Saturday, 15 July 2006

Movement of Water, N-forms and Potassium in a Sandy Soil Cropped with Vegetables under Drip Irrigation.

Kamal A. Mahmoud, Peter Nkedi-Kizza, and Kelly Morgan. Univ of Florida, Soil and Water Science Dept, Gainesville, FL 32611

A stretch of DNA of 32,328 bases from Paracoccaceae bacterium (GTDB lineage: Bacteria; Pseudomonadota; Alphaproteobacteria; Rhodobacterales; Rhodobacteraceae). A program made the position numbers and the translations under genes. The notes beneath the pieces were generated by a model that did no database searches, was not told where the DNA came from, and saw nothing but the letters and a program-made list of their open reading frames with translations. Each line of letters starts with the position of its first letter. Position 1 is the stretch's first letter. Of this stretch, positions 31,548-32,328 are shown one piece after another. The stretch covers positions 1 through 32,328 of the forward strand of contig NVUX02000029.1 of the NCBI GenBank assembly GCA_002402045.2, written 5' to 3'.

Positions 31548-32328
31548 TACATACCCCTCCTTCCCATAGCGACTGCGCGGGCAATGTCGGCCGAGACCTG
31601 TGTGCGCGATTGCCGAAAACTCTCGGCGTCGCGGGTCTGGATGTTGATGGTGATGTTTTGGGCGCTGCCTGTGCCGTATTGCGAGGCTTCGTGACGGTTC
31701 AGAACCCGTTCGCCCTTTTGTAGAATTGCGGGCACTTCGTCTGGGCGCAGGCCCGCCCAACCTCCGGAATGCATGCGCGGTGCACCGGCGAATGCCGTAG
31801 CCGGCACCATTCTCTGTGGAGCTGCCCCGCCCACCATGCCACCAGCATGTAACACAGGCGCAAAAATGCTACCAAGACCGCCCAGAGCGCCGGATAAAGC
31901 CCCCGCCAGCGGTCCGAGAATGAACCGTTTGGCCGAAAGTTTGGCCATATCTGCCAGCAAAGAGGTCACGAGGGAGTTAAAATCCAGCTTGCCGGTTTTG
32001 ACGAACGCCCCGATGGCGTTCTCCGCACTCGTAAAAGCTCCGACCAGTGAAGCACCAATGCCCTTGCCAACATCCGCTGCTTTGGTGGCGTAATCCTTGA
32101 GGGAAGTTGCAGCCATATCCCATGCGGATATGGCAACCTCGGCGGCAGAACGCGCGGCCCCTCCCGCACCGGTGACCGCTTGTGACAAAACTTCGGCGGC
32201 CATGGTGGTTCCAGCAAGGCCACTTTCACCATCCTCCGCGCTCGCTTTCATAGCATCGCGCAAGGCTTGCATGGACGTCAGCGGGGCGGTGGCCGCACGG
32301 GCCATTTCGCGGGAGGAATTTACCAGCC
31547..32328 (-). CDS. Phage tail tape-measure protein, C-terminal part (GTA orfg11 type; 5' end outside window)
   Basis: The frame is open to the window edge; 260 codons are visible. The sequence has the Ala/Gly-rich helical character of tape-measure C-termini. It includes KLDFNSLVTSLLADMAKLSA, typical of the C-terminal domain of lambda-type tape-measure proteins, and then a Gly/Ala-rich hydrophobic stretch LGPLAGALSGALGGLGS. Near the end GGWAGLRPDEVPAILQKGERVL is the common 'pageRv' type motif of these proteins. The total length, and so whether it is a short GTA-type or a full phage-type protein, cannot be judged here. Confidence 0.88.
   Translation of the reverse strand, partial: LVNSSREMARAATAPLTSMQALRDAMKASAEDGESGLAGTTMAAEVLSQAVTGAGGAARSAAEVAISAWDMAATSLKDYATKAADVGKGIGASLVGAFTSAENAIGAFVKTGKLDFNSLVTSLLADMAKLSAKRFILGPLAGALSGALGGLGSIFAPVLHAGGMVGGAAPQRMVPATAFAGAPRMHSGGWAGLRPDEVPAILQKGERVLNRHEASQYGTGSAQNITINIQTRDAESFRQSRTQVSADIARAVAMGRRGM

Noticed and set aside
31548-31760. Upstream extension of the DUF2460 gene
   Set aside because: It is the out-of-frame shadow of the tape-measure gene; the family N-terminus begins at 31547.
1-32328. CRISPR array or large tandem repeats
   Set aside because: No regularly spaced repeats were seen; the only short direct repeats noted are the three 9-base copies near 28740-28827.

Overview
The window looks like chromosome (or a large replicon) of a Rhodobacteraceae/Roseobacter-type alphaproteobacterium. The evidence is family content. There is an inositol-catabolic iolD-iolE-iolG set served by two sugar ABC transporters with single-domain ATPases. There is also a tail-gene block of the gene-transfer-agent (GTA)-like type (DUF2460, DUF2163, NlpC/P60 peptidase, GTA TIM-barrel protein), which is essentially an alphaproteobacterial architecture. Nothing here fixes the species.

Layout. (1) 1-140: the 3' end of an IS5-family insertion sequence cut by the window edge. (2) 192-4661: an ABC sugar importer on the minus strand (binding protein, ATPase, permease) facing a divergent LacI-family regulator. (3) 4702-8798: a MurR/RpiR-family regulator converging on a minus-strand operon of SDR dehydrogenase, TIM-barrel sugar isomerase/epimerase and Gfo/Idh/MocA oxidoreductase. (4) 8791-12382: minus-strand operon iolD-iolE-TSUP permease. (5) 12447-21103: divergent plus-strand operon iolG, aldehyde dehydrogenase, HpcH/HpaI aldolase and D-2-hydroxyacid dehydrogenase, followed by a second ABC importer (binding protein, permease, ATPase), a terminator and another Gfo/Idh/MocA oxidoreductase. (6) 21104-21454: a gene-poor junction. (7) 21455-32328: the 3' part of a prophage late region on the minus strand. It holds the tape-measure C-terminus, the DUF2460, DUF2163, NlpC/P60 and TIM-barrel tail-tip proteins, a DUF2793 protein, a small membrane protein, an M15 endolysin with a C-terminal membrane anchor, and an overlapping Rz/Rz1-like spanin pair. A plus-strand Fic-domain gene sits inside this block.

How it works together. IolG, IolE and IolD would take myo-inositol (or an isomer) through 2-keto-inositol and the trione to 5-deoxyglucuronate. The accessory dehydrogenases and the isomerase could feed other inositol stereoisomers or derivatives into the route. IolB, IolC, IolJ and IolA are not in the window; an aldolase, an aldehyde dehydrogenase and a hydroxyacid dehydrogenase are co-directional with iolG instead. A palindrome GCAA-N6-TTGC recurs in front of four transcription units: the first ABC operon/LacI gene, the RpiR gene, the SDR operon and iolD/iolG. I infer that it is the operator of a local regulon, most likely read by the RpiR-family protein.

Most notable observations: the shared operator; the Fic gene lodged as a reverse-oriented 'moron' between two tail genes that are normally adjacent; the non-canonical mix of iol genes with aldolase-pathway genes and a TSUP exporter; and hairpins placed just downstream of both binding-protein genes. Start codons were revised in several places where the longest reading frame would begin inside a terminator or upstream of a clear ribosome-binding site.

Over irrigation and fertilization of crops grown in sandy soils can lead to leaching of mobile nutrients such as nitrate-N below the root zone. A fertigation study was carried out at North Florida Research and Education Center, University of Florida, (UF) to investigate the effect of irrigation regimes and N- fertilizer rates on plant growth, yield, and movement of water, N-forms, potassium, and bromide in the soil profile. Four vegetable crops (bell peppers, cabbage, watermelons, and pumpkins) were grown on sandy soil plastic mulched beds during two seasons. The treatments included factorial combination of three irrigation rates (66%, 100%, and 133 % of a reference rate) and two N rates (100% and 125%) of UF recommendations. Treatments were arranged in a complete randomized block design with four replicates. Br, a tracer for water and nitrate-N was simultaneously applied with the fertilizers in all plots. The objectives of the study were to determine the best irrigation and fertilizer management practice that would give optimum crop yield and yet reduce leaching of nutrients below the root-zone (0-30 cm). The spatial distribution of soil moisture, N-forms and K with depth were determined using soil samples taken at different stages of crop growth. Data showed that bromide moved below the crop root zone even with the low irrigation level. Nitrate-N concentrations increased with the higher N application rate and it moved below the root zone even at the low irrigation level. Ammonium-N concentrations increased with the higher N application rate but most of it was retained in the 0-15 cm depth. Lower K concentrations were found with the higher irrigation rate indicating K leaching below the crop root zone. There was no significant effect of irrigation levels on the yield but there was a significant effect of N rate. It can be concluded that maximization of crop yield and minimization of leaching of nutrients below the rooting zone can be achieved through fertigation if applied according to crop requirements. In this study the best management practices would be a combination of N rate at 125% of UF recommendation and irrigation rate of 66% based on class A pan (Ep) and a crop factor ranging between 0.20 and 1.00 depending on crop age.

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